good luck,
     
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  9. msf

    msf Senior Member

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    Hey Nila,

    I was prescribed the same antibiotic for the same infection by KDM. I did not notice any side effects, except for a worsening of my GI symptoms towards the end of the course (when I told KDM about this he said this is common). Unfortunately, it did not seem to clear my infection. 3 weeks of fluoroquinolones, however, is the recommended treatment for Yersinia though, so KDM is doing it by the book here. I assume if this fails he will prescribe a longer course of antibiotics, as he has in my case.

    Re: Moxifloxacin, I looked into it a bit and it seemed to be the case that it is one of the safer fluoroquinolones, for reasons to with its chemistry (and possibly the dosing too). There seem to have been very few cases of tendon damage so far, however I think the risk is always there with fluoroquinolones.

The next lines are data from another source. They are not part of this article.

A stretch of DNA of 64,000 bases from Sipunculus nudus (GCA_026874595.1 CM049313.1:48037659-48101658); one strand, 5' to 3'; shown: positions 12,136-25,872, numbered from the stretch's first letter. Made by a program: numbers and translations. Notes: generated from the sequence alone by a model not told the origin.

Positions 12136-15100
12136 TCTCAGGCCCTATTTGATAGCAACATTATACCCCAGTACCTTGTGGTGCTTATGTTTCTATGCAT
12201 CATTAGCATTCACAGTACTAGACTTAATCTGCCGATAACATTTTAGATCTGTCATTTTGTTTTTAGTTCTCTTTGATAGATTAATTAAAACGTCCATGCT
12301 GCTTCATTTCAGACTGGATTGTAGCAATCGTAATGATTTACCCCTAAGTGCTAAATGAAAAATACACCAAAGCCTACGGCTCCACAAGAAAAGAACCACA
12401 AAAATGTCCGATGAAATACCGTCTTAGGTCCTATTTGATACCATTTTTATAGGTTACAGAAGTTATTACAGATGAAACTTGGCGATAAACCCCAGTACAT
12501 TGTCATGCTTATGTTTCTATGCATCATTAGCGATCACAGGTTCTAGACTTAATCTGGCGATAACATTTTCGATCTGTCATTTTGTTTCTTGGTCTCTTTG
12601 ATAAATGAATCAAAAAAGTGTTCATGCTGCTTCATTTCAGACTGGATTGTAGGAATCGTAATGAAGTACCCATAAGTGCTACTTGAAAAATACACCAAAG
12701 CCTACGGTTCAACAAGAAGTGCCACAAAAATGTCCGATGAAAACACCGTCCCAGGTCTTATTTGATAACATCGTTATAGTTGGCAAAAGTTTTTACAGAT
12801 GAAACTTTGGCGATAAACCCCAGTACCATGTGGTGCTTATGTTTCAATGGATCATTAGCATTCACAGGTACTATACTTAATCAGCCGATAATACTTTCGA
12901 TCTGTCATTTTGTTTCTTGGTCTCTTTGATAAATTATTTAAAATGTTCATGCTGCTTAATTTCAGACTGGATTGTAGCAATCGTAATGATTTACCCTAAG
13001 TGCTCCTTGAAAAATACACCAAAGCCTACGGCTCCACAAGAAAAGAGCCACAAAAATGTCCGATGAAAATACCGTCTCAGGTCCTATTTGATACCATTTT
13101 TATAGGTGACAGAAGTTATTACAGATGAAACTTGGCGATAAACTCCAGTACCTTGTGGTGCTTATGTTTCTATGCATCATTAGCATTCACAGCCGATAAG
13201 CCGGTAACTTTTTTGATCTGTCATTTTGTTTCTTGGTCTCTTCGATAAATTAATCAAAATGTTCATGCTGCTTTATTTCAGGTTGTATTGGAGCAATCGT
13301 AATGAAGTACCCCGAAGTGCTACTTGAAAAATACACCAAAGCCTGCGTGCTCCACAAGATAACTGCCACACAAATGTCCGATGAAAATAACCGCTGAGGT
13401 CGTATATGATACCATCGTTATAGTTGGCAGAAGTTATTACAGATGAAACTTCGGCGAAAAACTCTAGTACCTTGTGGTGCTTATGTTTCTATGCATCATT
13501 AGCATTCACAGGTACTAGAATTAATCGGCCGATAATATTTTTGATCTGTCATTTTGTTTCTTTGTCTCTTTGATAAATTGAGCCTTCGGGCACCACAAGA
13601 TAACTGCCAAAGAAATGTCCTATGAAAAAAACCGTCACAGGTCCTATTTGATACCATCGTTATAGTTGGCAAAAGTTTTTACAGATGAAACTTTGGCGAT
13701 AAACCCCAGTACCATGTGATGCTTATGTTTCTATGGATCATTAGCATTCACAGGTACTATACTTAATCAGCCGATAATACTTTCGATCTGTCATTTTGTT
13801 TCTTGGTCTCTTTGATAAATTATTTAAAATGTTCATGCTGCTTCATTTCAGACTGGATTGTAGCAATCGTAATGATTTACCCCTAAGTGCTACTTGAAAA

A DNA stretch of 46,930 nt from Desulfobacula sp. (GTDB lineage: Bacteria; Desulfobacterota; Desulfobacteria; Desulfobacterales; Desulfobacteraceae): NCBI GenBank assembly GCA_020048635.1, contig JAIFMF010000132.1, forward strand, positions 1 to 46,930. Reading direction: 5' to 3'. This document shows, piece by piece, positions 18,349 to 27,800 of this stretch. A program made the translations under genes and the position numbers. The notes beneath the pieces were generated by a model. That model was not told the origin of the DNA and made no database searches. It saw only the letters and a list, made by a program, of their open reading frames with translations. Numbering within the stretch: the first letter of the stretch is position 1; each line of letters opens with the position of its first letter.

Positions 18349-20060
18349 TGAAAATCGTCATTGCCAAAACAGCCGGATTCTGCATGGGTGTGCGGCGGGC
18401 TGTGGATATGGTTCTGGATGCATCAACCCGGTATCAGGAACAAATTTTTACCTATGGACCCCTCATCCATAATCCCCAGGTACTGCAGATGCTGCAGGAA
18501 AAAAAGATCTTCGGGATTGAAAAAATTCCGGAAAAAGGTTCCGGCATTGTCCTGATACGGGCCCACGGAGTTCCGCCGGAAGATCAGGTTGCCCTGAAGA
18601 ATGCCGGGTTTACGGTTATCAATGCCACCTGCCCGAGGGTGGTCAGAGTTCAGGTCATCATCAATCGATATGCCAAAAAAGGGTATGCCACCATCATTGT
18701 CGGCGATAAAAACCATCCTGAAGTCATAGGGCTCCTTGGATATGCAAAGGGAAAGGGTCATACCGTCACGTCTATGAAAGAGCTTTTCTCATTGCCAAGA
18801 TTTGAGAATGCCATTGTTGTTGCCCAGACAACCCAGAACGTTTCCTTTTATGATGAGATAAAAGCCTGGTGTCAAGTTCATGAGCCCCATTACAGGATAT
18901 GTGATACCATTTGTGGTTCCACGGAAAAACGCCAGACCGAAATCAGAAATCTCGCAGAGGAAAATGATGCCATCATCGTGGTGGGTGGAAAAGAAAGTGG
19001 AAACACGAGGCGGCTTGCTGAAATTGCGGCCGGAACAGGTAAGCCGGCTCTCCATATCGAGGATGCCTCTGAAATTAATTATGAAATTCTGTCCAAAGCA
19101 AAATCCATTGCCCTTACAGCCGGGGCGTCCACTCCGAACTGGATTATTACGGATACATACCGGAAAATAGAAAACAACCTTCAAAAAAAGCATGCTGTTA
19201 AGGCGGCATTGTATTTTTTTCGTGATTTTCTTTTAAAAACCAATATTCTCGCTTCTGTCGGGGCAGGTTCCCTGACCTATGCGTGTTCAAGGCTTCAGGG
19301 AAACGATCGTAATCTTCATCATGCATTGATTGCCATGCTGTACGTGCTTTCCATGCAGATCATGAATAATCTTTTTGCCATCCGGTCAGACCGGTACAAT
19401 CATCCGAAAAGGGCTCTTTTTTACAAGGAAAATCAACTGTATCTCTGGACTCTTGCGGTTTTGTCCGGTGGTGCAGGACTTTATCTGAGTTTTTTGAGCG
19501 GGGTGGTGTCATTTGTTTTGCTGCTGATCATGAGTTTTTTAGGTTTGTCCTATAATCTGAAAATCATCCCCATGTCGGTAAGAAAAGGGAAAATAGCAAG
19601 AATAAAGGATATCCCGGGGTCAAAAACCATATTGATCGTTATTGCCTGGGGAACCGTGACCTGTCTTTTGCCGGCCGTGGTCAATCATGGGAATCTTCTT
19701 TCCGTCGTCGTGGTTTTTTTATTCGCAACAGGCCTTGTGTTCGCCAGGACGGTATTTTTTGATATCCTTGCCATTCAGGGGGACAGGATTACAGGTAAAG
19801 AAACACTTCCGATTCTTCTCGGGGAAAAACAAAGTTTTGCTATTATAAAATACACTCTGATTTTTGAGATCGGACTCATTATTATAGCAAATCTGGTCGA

10. msf

    msf Senior Member

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    Btw, why did it take so long to get the diagnosis? I have never heard of it taking seven months before.
     
  11. Valentijn

    Valentijn Senior Member

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    @NilaJones - I've heard anecdotal and vague recommendations to use NAC to protect against the damage which some types of antibiotics might cause. In the case of fluoroquinolones, it does seem to be backed up by research. Here's a few free-access studies:
    http://aac.asm.org/content/44/4/867.full.pdf html
    http://www.ncbi.nlm.nih.gov/pmc/articles/PMC2916349/
    http://www.ncbi.nlm.nih.gov/pmc/articles/PMC3981197/